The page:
The original version of this article was created by Francesco Gerali, 2019 Elizabeth & Emerson Pugh Scholar in Residence at the IEEE History Center
Introduced in 1932, just 4 years after the establishment of electrical logging in the petroleum fields of Europe, Caucasus and North America, the electromagnetic teleclinometer was conceived to determine the angle of inclination of the axis of a drill hole in relation to the vertical and the azimuth (of this inclination) and referring to the magnetic North. The electromagnetic teleclinometer was able to give the angle and the azimuth of the inclination simultaneously. These parameters over a series of increasing depths, 20-30 meters (65 to 98 feet) for example, allowed for easy calculation of the deviation graph as long as the hole is approximately straight between the consecutive measuring points, a condition which is quite sufficiently realized in practice with the measuring points close together.
The increasing of the rapidity (pace of drilling) of the execution of the borehole, in particular with the diffusion of the rotary drilling systems, were often the cause of considerable deviation from the original calculated vertical - the inclination of the holes sometimes could be greater than 20 degrees. The result in the deep wells was the bottom of a drill hole was to be situated several hundred meters from the vertical of the location. For many practical applications it was very important to know the exact deviation angle at different depths, and being able to plot a graph giving (in horizontal projection, for example), the curve followed by the drill hole in the ground.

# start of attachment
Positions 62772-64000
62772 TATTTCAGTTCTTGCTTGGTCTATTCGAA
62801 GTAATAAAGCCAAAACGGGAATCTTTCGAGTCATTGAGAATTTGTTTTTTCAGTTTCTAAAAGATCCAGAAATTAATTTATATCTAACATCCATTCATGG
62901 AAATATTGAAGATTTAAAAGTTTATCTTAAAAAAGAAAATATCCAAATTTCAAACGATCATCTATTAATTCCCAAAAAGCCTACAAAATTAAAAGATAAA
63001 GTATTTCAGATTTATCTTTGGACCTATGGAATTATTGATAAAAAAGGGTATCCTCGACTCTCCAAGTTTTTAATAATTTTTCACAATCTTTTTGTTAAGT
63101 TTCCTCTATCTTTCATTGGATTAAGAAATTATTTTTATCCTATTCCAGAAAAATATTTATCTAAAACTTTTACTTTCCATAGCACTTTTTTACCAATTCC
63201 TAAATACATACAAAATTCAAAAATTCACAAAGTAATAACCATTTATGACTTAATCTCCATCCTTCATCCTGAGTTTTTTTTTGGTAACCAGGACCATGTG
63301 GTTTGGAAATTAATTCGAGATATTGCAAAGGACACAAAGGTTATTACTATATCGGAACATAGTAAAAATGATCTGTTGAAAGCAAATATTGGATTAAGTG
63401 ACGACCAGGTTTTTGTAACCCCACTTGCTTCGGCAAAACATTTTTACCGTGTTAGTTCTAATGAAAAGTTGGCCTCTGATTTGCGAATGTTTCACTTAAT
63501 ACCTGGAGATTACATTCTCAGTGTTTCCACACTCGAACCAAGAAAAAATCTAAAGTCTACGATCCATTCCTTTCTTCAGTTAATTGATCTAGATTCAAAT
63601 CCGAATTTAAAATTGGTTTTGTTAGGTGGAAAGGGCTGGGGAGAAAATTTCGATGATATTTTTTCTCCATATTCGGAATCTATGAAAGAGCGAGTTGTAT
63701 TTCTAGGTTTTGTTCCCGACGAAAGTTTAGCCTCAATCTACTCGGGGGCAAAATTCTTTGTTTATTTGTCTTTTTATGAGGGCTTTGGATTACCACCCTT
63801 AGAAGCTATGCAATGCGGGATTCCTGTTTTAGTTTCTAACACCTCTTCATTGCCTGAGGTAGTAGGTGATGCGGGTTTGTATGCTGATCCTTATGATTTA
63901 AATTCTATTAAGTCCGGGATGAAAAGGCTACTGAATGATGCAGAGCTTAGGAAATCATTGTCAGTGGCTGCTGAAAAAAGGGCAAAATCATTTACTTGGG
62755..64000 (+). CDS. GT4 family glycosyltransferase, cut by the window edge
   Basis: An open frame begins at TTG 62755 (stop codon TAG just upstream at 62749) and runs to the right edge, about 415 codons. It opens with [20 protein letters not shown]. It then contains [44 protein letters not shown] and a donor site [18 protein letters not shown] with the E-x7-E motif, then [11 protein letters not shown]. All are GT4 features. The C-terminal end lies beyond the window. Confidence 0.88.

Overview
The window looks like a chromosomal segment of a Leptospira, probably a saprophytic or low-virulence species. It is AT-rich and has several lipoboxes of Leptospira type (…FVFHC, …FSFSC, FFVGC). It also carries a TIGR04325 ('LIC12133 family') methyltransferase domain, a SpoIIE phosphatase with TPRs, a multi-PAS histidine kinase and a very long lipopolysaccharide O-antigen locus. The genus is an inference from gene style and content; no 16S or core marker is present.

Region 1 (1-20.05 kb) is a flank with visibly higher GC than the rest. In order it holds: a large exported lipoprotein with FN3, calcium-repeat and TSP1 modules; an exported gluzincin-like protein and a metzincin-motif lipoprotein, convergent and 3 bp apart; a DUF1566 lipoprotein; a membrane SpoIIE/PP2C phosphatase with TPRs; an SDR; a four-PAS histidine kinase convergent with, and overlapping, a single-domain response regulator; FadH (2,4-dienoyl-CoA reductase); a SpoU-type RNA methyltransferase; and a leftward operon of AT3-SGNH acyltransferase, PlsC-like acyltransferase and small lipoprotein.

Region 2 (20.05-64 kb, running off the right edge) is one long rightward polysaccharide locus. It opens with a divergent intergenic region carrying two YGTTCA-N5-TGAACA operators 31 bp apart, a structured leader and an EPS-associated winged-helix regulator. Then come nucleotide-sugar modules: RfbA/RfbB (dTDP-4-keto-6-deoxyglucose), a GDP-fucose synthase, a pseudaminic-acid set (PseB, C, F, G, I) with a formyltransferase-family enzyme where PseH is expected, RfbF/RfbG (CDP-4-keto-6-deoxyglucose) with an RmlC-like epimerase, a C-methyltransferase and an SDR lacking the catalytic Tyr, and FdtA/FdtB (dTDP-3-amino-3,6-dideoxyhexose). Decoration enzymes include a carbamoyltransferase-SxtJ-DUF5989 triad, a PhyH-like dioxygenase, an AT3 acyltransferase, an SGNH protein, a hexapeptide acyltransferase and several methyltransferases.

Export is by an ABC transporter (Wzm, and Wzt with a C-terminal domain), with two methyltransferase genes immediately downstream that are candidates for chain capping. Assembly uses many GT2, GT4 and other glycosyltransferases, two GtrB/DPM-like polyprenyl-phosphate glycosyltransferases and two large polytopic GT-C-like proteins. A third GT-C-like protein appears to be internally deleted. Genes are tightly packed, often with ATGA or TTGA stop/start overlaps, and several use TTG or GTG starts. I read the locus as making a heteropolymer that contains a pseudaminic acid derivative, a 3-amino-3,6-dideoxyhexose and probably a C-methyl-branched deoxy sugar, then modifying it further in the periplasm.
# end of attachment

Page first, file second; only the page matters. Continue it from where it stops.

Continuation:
The functioning of the electromagnetic teleclinometer is based on the use of an induction compass moved by an electric motor and of an electromagnet supported by a cardan suspension whose magnetic field influences the coil of the compass in proportion to the inclination. The apparatus, whose diameter was 10 cm. (3.9 inch), comprised of three insulated conductors, was lowered into the well bore by means of a cable, and the measurements were recorded at the surface with a potentiometer. The measurements were extremely rapid, lasting less than a minute at each point, so that 1000 meters (3280 feet) of drill hole could be surveyed in about an hour. The measurements were accurate to within half a degree. The dipmeter was an improvement on the teleclinometer, which was built by adding to the latter an extension comprising a pole for sending current into the ground, and measuring electrodes. It did permit the measurement of the equipotential surfaces induced by the passage of the current, from which can be deduced the direction of the dip of the beds in relation to the magnetic North.
The apparatus employed in the early 1930s was a pretty expensive instrument, very delicate and therefore the logging (measurements) and recording had to be made with precautions sometimes difficult to secure in the proximity of the rig.
Doll, H. G. “The S. P. Dipmeter”. American Institute of Mining and Metallurgical Engineers. Technical Publication No. 1547. (Class G, Petroleum Division, No. 180; Class L, Geophysics, No. 93 (1942): 1-10.
Johnson, Hamilton M. “A History of Well Logging”. Geophysics XXVII, no 4 (1962): 507-527.
Schlumberger, C., Schlumberger, M., & Doll, H. G. “The Electromagnetic Teleclinometer and Dipmeter”. Proceedings of the 1st World Petroleum Congress, 18-24 July, London, UK (1933): 424-430.